Between the SNS, pumping, a medication called Domperidone, eating oatmeal, drink Mother's Milk tea, keeping up on calories and water, I'm doing everything I can to increase my supply.  At this point, the boys are getting about 1/3 of their nutrition from me and the other 2/3 from formula.  It's been higher, but that's with exclusive use of the SNS.  And I'll be honest, as much as I love what it does for my supply, it's definitely more time consuming.  When I have 2 hungry babies and I'm by myself, the SNS just doesn't cut it as they refuse to nurse in the football hold anymore therefore cutting out the option of tandem feeding.

So at this point, I'm continuing on with the nurse/bottle/pump cycle.  Except that because of the boys problems with reflux, we've had to split feedings and feed smaller increments more frequently.  So I usually nurse them when they wake up, then maybe pump, then bottle them before they sleep, then maybe pump again.  I nurse when I can, I pump when I can.  I follow their cues and don't push things on them.  We do what works best for all of us.

I've resigned myself to the fact that they are 6 months old and they are used to bottles.  Bottles soothe them and help them get sleepy.  Nursing is harder work for them.  Sometimes they go on strikes and won't nurse at all.  While it stings me to the core, I try not to take it personally.  It's not ME they are rejecting.  I am their mom and they love me like no one else.  It's just that nursing is hard work compared to the bottle.  And the slower flow from the breast is frustrating to them.

But that doesn't stop me from feeling guilty, inadequate, and like a failure from time to time.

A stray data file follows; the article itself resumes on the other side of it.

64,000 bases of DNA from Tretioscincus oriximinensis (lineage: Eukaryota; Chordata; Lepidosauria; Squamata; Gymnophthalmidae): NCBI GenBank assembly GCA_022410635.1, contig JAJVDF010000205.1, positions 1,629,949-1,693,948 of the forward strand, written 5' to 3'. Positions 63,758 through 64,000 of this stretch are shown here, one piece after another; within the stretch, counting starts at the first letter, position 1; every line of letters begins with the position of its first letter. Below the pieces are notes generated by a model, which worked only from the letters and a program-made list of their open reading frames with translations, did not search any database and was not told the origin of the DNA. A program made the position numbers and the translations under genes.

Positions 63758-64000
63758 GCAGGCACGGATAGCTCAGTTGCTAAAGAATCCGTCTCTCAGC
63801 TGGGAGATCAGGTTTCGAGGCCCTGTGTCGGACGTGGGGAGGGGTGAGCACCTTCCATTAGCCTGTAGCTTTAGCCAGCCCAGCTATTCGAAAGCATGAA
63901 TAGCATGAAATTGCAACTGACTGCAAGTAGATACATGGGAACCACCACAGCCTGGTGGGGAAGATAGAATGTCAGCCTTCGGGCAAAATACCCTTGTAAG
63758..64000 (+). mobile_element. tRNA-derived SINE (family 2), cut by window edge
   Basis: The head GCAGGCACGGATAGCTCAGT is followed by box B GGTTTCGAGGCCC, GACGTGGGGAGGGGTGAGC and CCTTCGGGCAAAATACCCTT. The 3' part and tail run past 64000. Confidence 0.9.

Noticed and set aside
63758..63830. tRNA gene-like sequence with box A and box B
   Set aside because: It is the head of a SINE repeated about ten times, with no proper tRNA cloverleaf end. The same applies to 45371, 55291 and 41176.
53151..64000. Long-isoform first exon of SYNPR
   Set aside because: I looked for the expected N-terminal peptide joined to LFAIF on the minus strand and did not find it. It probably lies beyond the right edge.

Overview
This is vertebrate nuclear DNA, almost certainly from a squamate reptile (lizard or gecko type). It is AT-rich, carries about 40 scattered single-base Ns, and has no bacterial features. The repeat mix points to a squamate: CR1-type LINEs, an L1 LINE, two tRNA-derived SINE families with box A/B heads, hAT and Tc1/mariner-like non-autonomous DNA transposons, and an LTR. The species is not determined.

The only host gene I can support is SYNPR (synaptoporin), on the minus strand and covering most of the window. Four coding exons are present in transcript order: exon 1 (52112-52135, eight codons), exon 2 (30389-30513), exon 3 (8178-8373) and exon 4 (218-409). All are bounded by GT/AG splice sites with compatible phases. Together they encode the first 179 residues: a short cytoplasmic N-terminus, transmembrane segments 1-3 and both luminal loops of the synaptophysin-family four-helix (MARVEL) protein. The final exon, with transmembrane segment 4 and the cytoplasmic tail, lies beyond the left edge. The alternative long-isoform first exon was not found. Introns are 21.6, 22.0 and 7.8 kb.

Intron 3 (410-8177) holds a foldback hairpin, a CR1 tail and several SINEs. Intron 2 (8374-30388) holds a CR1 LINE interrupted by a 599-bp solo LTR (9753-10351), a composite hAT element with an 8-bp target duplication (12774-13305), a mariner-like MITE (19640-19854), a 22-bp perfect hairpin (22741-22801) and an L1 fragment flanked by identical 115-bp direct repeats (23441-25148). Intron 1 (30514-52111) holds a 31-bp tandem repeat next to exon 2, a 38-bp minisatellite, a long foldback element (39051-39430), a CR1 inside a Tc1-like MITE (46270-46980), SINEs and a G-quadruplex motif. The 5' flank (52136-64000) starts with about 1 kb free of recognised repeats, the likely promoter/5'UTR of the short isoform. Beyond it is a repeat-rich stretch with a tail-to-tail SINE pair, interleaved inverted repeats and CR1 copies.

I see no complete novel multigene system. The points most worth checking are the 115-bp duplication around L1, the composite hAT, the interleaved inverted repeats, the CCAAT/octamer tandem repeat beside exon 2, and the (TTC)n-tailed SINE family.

What I'm working on is remembering that moment in the lactation consultant's office when we celebrated that I had nursed my baby.  Sure it was only for 3 minutes, but those 3 minutes were successful.  We have been successful at breastfeeding.  Sure they get formula and breastmilk from a bottle too, but that doesn't mean we aren't breastfeeders.  And who cares if we aren't exclusively breastfeeding?  Exclusive breastfeeding is of course something to be proud of, but so is accepting what nature and life has thrown at you and making the most of it.  As long as my babies are happy, healthy, and have food in their bellies, I have done well.  So while I may dread washing bottles and pump parts at the end of the day and loathe trips to the store for formula and get a little heartbroken when one of the boys won't nurse, I'm still proud of what I have accomplished.  I have breastfed my twins for 6 months.

Our story isn't even near it's completion.  My goal was to nurse my boys for 3 months.  I've doubled that.  And I'll keep going until I feel done.  At times I tire of the routine.  Every once in awhile I take half day breaks from pumping or nursing.  Some days we have great nursing sessions with few supplements needed.  Other days they turn their faces away from me and clamp their mouths closed.  Sometimes I wonder if it's all worth it.  But when one of my boys smiles dreamily up at me while nursing, his eyes bursting with as much love for his mama as I have for him, I know that it is.  Every.Single.Second.

1 comment:

  1. Great post Kel! You began providing for them long before their arrival - keeping them healthy far longer and growing much bigger than most should applaud yourself! You are an awesome momma!


I write for me. 100%. BUT it definitely makes my day when someone tells me that they enjoy reading my blog. Or that they hate it. Whatev.

So don't spare me your words of wisdom, encouragement, or mindless babble. I enjoy it all :)